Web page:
As a Recreation Therapist II for the New Hampshire Department of Corrections (NHDOC) for Women, Mike Bassett ‘16’s passion for the field of therapeutic recreation (TR) is evident. Seeing his passion, it might come as a surprise that he discovered the perfect major by chance.

“I received a letter from the University explaining that I needed to declare a major,” said Bassett. His interest was piqued when he learned that the Veterans’ Affairs medical center was a possible internship site for TR, and that he could potentially work with military veterans. “Once I was in my core classes and gaining volunteer experience in TR settings, I knew that it was where I was meant to be.

“I went from not even knowing that therapeutic recreation was a major to not knowing what my life would be if I didn’t discover it at ISU.”

In his role at NHDOC, Bassett is in charge of TR in a correctional facility. “Working in a helping profession, it’s important to have unconditional positive regard for your clients, regardless of the setting,” he explained. “I’m always excited to demonstrate to the residents the role that recreational therapy can have in supporting meaningful health changes in their lives. In addition, I’m equally excited to demonstrate the power of TR to other NHDOC staff and interdisciplinary team members that may not have previously worked with a certified therapeutic recreation specialist.”

TR in a prison setting comes with its own unique challenges. “When you join the NHDOC, you learn that although you are a helping professional, you can still be the target of manipulation,” said Bassett. “When you work here, you have dual roles. In addition to my primary role, I also play a crucial role in maintaining security and good order.”

In his prior role, Bassett was a community-based recreational therapist and said that there are many parallels between his caseloads in each role. “It speaks volumes about the versatility of TR to be able to go from kayak fishing with military veterans one week to playing a board game with violent offenders the next week and still have positive outcomes.”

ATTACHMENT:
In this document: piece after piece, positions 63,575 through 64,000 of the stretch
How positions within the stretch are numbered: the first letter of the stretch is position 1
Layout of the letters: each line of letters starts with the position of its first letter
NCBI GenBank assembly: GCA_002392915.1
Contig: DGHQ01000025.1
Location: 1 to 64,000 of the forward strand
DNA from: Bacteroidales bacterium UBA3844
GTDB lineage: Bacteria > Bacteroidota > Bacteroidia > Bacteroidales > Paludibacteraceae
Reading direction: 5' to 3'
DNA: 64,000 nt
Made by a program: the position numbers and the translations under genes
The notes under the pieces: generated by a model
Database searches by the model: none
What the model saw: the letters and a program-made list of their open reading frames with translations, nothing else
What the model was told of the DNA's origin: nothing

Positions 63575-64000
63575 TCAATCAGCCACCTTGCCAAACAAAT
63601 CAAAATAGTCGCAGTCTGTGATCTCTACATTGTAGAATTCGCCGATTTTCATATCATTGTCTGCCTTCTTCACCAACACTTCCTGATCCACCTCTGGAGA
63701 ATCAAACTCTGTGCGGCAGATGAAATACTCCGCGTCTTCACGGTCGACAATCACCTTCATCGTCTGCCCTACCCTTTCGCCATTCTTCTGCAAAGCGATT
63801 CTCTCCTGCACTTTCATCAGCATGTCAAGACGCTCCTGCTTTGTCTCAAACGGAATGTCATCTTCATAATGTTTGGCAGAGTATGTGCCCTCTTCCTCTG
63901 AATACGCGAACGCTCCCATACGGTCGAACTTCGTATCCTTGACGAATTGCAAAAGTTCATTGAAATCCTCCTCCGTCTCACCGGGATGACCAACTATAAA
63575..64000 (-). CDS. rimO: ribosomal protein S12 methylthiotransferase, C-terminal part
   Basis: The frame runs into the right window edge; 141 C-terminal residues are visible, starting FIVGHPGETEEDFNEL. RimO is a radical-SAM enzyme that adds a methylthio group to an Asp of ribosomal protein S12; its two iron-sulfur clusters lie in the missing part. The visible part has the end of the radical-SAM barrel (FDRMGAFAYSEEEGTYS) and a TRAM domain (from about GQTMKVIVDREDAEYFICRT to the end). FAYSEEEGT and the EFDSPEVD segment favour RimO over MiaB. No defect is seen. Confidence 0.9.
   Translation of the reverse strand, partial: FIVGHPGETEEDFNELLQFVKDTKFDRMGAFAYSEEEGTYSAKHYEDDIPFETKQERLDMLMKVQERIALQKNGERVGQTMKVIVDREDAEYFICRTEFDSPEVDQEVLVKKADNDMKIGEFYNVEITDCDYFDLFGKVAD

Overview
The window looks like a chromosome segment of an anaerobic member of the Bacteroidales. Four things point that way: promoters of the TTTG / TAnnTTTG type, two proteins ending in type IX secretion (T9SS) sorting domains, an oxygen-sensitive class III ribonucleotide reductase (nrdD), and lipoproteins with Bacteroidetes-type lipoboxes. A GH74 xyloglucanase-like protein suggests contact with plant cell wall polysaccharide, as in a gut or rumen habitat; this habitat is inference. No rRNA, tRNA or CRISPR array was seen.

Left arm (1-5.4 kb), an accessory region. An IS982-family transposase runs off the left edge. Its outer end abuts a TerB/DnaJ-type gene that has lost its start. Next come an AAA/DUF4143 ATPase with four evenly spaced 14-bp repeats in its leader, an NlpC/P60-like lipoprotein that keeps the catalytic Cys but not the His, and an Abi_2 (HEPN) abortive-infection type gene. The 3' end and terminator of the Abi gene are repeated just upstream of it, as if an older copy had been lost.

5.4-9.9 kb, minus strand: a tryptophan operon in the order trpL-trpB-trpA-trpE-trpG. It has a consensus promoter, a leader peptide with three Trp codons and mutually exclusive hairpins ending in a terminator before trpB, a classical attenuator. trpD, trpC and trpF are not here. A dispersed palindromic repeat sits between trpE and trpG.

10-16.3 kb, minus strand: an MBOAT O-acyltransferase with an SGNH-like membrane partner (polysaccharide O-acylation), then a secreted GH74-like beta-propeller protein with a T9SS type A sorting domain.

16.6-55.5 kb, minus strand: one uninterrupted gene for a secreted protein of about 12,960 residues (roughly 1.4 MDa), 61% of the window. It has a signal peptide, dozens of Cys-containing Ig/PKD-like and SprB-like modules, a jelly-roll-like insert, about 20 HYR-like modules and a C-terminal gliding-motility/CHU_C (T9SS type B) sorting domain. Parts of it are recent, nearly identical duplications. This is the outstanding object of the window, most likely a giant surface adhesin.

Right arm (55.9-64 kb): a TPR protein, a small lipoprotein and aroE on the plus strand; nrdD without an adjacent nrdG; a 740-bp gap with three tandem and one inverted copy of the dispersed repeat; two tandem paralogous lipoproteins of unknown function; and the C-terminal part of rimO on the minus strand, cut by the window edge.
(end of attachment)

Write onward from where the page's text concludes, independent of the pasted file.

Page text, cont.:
Bassett made his time at ISU meaningful by finding opportunities to be involved on campus. As a non-traditional student, he admits that it was difficult in the beginning to find where he fit in, but he eventually joined the Parks and Recreation Society (PARS), and served as the founding president of Omega Delta Sigma National Veterans Service Fraternity, Illinois-Alpha Colony. He also worked in the Military and Veterans Services office on campus, and counts his boss there, Judy Curtis, as an impactful mentor to him. Bassett notes that working there helped him feel connected to other student veterans.

Bassett encourages current or future TR students to be active in RSOs related to their major, such as PARS, but also explore other organizations that might help them find their community or assist in landing a job with a certain population. “Don’t be afraid to get some exposure working with populations that you think you might not be interested in,” he said. “I never thought I’d end up working in corrections, and now I love it!”

He also encourages students not to get too hung up on their concept of a dream job. “I frequently hear of students not applying to jobs because it isn’t their dream job,” he explained. “Move forward into the workforce with a positive attitude knowing that any position you take is preparing you for when your dream job does make you an offer.

“Go to conferences, network with alumni, and be willing to take positive risks,” said Bassett.

Up next for Bassett: He currently serves as a board member of the New Hampshire State Governing Board for Recreational Therapy Licensure. In May of 2021, he will graduate from the University of New Hampshire with a master’s degree in therapeutic recreation administration.

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